The d20 System is a tabletop RPG system that uses, among other things, twenty-sided dice.
Most of the d20 System was released as the System Reference Document (SRD) under the Open Game License (OGL) as Open Game Content (OGC), which allows people to make and release supplements for free. This led to multiple game-breaking splatbooks for D&D, and a glut of samey RPGs, mostly because people figured it was worthless to challenge Wizards, and so d20 was soon seen on everygoddamnthing.
Mechanically, d20 is basically a watered down, reversed version of the AD&D 2E rules, with huge chunks (like feats) stolen from Megaversal and SPECIAL. Watching it in motion, however, is enough to make a mathematician orgasm. In the D20 system, you can break everything into nice, easy-to-understand percentages. Because 20 is exactly 1/5 of 100, the outcomes of a D20 roll are complete percentage points when you're trying to work out the odds of something happening. Simply figure out your target number (example: A DC of 10) figure out the number of results that are higher then the number (10), add one since D20 system lets you succeed when you match the result (11), times the result by five and you have your final unmodified percentage chance of success (in this case 55%). Each +1 you have gives you an additional 5% chance of success to any roll - simple and elegant. By comparison, a d6 has a 16.66% boost per roll, and the D12 is +8.33%. And don't get me started on 2d6 curves.. The most complex thing is figuring out how Advantage works, but aside from that it can all be done in one's head or on any phone. If one can accurately guess the rough DCs of any challenges that you might be up against you can play the odds easily and quickly in your head. Not all systems can say this. The fact that the math of the D20 is so easy benefits both the players who are fast enough to play the angles, and DMs who set up challenges so they know exactly the odds of the players succeeding.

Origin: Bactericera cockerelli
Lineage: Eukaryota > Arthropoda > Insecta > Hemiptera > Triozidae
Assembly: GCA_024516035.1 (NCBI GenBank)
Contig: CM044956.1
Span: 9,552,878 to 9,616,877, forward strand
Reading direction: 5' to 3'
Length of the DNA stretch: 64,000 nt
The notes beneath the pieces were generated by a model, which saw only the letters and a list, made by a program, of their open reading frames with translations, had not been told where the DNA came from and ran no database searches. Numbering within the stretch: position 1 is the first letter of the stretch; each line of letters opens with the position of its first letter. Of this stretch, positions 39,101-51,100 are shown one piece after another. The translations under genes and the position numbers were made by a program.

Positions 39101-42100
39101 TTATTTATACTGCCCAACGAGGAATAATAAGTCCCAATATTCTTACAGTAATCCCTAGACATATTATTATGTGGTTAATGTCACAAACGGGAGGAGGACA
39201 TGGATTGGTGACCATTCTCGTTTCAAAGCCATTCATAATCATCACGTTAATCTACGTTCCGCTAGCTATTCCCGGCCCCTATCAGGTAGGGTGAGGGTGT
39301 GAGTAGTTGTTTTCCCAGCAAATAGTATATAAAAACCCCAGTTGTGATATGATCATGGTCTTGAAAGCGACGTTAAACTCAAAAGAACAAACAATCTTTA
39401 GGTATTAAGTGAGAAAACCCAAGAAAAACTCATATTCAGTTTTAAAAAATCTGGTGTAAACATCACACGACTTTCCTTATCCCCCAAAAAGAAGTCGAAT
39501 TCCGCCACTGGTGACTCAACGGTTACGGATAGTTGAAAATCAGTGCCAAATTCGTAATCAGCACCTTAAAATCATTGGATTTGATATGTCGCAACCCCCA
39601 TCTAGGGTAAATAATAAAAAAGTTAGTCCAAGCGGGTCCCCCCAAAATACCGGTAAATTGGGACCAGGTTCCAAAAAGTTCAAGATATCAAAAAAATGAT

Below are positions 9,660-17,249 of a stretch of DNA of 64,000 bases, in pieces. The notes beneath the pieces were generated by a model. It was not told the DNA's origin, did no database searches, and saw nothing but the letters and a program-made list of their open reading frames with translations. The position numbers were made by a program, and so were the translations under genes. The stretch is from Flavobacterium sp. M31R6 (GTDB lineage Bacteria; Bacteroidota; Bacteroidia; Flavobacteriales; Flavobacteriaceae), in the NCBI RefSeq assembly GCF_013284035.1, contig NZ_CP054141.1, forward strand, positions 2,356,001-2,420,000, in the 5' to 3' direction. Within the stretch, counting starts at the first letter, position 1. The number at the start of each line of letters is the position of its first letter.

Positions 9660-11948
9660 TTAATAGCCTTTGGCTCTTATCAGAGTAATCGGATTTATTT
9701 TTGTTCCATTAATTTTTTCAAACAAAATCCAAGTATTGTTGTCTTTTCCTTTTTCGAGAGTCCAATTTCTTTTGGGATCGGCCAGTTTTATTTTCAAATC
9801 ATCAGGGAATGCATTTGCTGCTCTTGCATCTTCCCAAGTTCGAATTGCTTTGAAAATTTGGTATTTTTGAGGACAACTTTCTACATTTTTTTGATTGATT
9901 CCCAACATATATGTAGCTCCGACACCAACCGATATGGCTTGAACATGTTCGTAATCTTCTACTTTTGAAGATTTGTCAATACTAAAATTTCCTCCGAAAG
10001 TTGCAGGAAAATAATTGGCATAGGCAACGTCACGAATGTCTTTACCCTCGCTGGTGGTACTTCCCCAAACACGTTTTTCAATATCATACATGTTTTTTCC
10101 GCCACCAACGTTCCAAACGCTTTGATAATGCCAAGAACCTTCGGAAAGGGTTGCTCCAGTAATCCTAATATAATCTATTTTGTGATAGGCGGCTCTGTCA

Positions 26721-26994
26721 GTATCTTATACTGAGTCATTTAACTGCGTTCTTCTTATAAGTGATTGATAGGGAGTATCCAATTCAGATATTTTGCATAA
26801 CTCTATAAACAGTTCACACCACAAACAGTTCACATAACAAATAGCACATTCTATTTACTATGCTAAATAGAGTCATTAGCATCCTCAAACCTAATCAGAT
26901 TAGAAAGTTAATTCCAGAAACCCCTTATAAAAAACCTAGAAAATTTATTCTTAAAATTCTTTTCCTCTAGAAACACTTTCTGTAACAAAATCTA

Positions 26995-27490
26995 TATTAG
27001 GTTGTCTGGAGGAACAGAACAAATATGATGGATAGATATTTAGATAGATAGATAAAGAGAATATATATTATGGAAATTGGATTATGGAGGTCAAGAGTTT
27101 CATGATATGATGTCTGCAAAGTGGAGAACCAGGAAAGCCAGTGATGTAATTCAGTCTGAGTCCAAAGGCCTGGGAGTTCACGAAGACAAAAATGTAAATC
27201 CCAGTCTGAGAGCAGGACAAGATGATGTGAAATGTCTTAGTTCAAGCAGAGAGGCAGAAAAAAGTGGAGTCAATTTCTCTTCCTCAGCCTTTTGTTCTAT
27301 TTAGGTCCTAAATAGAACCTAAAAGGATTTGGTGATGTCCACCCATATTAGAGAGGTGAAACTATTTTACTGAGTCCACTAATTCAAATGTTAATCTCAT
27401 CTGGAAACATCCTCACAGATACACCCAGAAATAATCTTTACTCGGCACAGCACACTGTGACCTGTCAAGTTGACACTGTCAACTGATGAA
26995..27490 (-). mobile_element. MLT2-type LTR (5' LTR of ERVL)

...barring twenty 1's in a row, because Chaos theory and Lady Luck work like that some times.
Wizards doesn't use the d20 System any more, as they decided to
fail fuck everyone over change the mechanics for D&D 4th Edition. However, there's still hope for people who RAGE at 4e, since Paizo Games pretty much stole 3.5 and renamed it Pathfinder.
After their temporary bout of insanity, WotC came to their senses and released 5E, releasing Roleplaying games to the mainstream - and going back to what is clearly a lot of 3.X-sensibilities, with a splash of 4E, and even AD&D thrown in for good measure.